Monday, October 22, 2007
THE CHERNOBLER’S GREAT AHAVAS YISRAEL
Read more at last year’s post, A Taste of Captivity. There is also a fine story about him called "Who’s Saving Whom?" in my post on the Cherkasser Rebbe.
Payment for a Mikva
This story, from the L’Chaim Weekly website, was edited and supplemented by yours truly.
Rebbe Nachum of Chernobyl felt the suffering of his fellow Jews deeply. Whenever he was not engaged in Torah study or prayer, he would devote himself to helping his fellow Jews in any way he could. Although he was a poor man himself, he would collect large amounts of charity to distribute to the needy. He spent much time traveling through towns and villages to discover what spiritual or physical needs he might be able to fill for his beloved brethren.
Rebbe Nachum was concerned not only with the lack of material possessions, but also the spiritual poverty which endangered his Jewish brethren's holy souls. In every place he visited, Rebbe Nachum would ask, "Do you have a shul? Do your children have a teacher? Is there a mikva here?" After he identified the needs of the community, Rebbe Nachum set about raising funds.
On one of his travels, Rebbe Nachum visited a small village which had no mikva. He was informed that since the village was located on a high elevation, it would be prohibitively expensive to dig down until one could find a natural source of water. Those villagers who could afford it would travel a distance to a larger neighboring town. In the winter, when the roads were often muddy, these trips were nearly impossible. In addition, the poor would have to break through the ice in a frozen body of water in order to purify themselves.
Of course, Rebbe Nachum resolved to have a mikva built for the village. When he returned home, Rebbe Nachum approached a wealthy member of his congregation with a startling proposition: "If you will pay for a mikva in the village I have just visited, I will sell you my portion in the World to Come." The rich man was stunned by Rebbe Nachum's offer but accepted it immediately.
When his Chassidim heard about the unusual arrangement, they were shocked. How could the Rebbe have done such a thing? Seeing the questions in their eyes, Rebbe Nachum explained to them: "According to the teachings of the Torah, every Jew must love G-d with 'all your heart, with all your soul and with all your might.' It has been explained that the phrase 'with all your might' means with all your money. Like every other Jew, I recite this verse every evening and every morning, and I wonder, 'How can I, a Jew who owns nothing and has no money fulfill this command? When I profess to love G-d with all my material means, what can I possibly be saying? Am I lying to myself?'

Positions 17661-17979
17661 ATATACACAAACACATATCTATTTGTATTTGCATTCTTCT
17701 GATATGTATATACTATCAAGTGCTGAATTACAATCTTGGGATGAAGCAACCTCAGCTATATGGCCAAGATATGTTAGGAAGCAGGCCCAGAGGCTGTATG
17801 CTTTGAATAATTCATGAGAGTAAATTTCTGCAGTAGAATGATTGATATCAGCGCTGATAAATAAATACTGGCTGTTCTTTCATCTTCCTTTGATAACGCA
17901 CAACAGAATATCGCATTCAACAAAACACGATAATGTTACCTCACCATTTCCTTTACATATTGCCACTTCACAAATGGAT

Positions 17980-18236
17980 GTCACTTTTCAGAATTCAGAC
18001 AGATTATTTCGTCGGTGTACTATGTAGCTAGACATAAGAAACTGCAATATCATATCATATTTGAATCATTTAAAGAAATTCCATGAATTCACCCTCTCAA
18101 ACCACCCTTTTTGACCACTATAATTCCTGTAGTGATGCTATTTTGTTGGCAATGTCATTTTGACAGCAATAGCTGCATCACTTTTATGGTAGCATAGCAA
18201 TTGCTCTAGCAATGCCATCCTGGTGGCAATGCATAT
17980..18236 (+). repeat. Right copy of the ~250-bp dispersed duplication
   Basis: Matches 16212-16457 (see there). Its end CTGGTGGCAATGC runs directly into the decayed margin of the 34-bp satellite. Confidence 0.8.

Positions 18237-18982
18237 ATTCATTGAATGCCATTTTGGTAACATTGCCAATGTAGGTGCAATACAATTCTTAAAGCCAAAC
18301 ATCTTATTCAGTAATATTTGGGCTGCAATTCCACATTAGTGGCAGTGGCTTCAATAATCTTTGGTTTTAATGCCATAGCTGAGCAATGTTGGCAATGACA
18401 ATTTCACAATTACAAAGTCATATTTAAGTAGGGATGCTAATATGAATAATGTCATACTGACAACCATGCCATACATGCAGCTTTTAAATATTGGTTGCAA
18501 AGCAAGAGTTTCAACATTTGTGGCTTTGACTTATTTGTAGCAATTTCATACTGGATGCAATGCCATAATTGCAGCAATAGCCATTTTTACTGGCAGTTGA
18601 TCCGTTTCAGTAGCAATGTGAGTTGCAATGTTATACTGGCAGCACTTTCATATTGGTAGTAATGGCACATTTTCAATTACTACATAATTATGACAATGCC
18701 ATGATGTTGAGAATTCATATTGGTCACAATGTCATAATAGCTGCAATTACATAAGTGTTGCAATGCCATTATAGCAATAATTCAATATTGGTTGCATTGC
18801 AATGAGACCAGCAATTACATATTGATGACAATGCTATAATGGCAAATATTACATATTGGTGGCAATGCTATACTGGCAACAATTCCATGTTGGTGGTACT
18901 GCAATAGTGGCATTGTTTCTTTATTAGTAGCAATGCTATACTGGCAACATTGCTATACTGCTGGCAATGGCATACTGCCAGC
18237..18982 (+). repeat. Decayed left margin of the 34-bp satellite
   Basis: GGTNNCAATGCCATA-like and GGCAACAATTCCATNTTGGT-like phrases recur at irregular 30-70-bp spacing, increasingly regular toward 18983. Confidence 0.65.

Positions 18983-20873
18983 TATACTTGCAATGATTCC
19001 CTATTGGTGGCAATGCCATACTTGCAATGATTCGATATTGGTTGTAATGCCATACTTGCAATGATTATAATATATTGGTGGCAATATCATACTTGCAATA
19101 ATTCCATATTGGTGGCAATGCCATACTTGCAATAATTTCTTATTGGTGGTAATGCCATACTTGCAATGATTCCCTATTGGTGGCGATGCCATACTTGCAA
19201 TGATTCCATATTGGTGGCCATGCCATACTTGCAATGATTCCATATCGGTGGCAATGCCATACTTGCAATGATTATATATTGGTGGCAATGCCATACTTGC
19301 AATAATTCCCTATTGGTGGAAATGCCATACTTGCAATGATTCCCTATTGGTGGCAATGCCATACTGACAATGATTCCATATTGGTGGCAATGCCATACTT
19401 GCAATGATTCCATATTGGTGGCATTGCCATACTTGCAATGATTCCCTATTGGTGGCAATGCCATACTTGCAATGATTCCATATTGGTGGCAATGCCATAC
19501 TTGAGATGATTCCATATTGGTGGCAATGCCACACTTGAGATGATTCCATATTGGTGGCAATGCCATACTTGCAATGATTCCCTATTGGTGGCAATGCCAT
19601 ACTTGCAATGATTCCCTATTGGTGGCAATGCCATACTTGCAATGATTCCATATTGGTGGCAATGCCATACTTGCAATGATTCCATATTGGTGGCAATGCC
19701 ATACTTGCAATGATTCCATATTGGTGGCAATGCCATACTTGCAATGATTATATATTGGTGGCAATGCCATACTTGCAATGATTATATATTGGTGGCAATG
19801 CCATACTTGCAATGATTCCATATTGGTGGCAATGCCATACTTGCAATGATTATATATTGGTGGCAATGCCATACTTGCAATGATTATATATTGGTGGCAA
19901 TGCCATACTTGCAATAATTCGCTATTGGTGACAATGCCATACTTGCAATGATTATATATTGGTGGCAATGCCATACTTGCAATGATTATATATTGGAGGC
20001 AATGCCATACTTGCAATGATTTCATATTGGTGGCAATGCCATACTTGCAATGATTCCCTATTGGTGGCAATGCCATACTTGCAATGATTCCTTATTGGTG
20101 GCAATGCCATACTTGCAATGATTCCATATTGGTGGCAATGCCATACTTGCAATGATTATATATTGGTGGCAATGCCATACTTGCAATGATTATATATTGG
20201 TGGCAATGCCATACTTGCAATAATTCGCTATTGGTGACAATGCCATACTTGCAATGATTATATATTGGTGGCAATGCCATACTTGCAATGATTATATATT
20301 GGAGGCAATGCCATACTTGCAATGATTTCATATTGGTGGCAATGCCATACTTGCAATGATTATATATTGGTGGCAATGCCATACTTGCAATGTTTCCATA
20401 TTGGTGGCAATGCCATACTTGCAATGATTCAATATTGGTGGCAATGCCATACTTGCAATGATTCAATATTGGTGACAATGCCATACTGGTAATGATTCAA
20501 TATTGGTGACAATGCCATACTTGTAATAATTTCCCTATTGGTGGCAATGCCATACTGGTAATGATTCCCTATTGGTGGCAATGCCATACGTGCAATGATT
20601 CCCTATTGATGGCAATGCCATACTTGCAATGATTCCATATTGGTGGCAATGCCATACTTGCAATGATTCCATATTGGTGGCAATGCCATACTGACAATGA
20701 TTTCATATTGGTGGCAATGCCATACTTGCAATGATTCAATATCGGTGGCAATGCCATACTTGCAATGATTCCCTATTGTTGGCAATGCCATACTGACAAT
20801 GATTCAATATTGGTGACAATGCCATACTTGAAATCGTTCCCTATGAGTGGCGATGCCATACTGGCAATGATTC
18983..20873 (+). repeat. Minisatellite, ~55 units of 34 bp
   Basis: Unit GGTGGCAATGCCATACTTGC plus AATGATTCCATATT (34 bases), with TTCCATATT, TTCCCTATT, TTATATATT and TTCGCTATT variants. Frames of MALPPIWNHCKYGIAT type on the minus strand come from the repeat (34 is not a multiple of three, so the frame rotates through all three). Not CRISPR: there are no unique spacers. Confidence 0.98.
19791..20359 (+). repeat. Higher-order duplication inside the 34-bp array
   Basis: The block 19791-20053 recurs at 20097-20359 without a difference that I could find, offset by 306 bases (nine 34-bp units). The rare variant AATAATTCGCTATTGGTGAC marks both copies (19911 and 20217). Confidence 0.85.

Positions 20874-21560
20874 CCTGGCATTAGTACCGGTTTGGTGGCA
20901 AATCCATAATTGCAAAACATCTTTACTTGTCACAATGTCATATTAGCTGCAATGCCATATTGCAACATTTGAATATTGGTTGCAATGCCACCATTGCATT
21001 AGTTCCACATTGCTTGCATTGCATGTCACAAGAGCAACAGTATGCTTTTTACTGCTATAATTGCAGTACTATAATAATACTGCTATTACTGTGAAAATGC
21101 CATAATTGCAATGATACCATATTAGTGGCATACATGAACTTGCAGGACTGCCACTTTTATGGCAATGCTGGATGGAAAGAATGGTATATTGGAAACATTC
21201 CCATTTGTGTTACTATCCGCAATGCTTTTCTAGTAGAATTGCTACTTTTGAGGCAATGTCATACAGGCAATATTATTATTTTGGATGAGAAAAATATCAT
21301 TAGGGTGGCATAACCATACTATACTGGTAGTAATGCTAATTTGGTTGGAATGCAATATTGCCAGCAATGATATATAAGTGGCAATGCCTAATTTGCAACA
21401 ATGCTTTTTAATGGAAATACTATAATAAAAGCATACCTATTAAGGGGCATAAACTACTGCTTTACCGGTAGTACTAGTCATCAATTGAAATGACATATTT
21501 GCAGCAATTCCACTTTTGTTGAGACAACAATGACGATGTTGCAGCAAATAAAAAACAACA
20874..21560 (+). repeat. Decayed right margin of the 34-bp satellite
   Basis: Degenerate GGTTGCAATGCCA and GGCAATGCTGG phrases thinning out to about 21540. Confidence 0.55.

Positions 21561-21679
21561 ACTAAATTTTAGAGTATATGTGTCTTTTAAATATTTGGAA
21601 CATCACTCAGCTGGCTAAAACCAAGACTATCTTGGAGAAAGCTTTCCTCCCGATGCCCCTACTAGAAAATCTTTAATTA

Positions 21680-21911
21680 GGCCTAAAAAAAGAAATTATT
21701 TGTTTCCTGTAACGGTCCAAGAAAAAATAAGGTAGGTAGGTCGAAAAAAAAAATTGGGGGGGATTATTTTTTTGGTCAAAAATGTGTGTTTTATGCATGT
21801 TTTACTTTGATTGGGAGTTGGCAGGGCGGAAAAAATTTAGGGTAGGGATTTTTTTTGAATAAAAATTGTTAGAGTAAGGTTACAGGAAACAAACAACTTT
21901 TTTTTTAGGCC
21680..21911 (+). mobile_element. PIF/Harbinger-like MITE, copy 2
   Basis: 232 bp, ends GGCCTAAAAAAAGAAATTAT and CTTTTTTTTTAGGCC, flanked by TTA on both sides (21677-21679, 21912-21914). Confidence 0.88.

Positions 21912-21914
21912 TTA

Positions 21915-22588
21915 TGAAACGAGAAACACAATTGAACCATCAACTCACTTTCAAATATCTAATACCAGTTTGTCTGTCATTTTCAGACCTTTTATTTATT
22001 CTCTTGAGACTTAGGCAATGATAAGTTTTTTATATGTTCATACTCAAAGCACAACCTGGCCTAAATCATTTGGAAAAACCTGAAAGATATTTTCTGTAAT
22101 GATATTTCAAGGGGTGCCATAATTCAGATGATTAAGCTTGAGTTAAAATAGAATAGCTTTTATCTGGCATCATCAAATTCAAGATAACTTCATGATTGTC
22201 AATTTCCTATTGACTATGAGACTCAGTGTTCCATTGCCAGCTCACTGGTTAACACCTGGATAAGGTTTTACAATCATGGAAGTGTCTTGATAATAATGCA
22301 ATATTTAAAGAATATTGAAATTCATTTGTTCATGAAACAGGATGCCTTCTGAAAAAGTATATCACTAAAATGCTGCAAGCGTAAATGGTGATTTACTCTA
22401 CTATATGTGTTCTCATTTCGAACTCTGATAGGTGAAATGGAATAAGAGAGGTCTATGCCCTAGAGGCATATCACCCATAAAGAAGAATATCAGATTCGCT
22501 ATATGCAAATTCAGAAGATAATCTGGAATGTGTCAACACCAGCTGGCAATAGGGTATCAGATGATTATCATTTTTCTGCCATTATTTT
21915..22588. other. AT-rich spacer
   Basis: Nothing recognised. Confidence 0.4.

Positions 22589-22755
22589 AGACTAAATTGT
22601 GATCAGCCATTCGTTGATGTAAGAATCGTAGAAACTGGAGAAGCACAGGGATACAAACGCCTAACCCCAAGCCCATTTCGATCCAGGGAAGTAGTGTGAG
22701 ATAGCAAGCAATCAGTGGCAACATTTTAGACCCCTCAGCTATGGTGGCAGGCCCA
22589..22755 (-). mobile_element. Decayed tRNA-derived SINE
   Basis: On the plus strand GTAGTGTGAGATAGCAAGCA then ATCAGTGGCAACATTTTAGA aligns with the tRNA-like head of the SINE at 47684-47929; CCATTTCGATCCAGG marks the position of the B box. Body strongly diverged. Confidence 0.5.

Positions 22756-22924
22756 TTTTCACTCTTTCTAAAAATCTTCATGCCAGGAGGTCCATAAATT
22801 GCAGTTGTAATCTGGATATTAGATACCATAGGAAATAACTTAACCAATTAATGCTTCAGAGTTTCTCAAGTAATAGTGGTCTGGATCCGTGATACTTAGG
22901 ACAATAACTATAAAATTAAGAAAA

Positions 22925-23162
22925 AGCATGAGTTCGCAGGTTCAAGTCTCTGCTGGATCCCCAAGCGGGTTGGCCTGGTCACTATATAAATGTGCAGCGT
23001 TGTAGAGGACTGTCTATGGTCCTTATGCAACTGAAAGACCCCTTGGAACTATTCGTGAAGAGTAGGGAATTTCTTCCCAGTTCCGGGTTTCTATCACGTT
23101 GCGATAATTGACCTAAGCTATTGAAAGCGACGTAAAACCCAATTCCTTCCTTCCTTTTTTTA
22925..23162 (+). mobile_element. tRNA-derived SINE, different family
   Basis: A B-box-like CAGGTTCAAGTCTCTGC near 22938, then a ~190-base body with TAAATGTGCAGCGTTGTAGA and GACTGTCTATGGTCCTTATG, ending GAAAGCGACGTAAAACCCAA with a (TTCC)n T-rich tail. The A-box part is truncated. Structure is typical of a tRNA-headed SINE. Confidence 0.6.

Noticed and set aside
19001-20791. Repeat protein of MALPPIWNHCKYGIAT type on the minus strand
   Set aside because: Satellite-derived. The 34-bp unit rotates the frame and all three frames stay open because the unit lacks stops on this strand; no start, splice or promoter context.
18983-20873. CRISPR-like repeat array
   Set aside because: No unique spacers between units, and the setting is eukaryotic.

"This is what I have concluded regarding my situation. Although I may not have money, I do have one very valuable possession, and that is my portion in the World to Come. I have found that people are willing to put a price on anything. There are even such people who will put a price on the after-life. Since that is the case, and I cannot fulfill my duty to love G-d with 'all my might' in any other way, then I am obligated to sell this property to meet my obligation."
Why Did He Have to Travel?
Aware of his talents as a powerful speaker, Rebbe Nachum never entertained the idea that people should come to him to hear him speak. He dedicated much of his life to traveling around, spreading Torah and Chassidus. There was nothing that could interfere with his fulfilling this burning desire.
He harnessed his meager horse himself, sat in his shaky wagon, and traveled, winter and summer, without paying any attention to the heat or the cold. Neither pouring rain nor snow could deter him. There wasn’t a town or village that he passed by; wherever there were Jews, he made an effort to get there. If his horse tired, or the wagon’s wheel got stuck in the mud, he simply set them aside, and made his way by foot to the town’s beis medrash [study hall] to give a drasha [sermon]. He thus fulfilled his holy mission: to bring the Jewish People closer to their Father in Heaven.
Rebbe Nachum’s ahavas Yisrael [love for his fellow Jews] was aptly demonstrated when, on one of his many journeys, he came to a town which had many Misnagdim [those who opposed and were skeptical of the Chassidic movement]. One of them asked him, "If you believe in the Gemara which says that a person's sustenance for the year is determined on Rosh Hashana, why do you need to travel away from home? Why don't you remain in town, and your livelihood will come to you?"
His answer was, "You should know that on High it is decreed for each person's occupation, how much he will earn for his sustenance. For example, if he's a tailor, it is delineated how many suits he will make, and how much he will earn on each one. It is similarly so for a shoemaker.
"But I am neither a tailor nor a shoemaker; I merely receive from people. Up Above it is decreed how much each person will give to give me, but since people don’t remember to give me, what is done on High? It is decreed that this one should, G-d forbid, become sick, or some other troubles should befall him, and then he remembers to come and bring me that which it was decreed to bring. But I don't want troubles to befall people, so I travel to them and receive from them all that they were obliged to give me. In this way, they are spared from Divine punishment."
Zechuso yagein Aleinu - May Rebbe Nachum's merits protect us!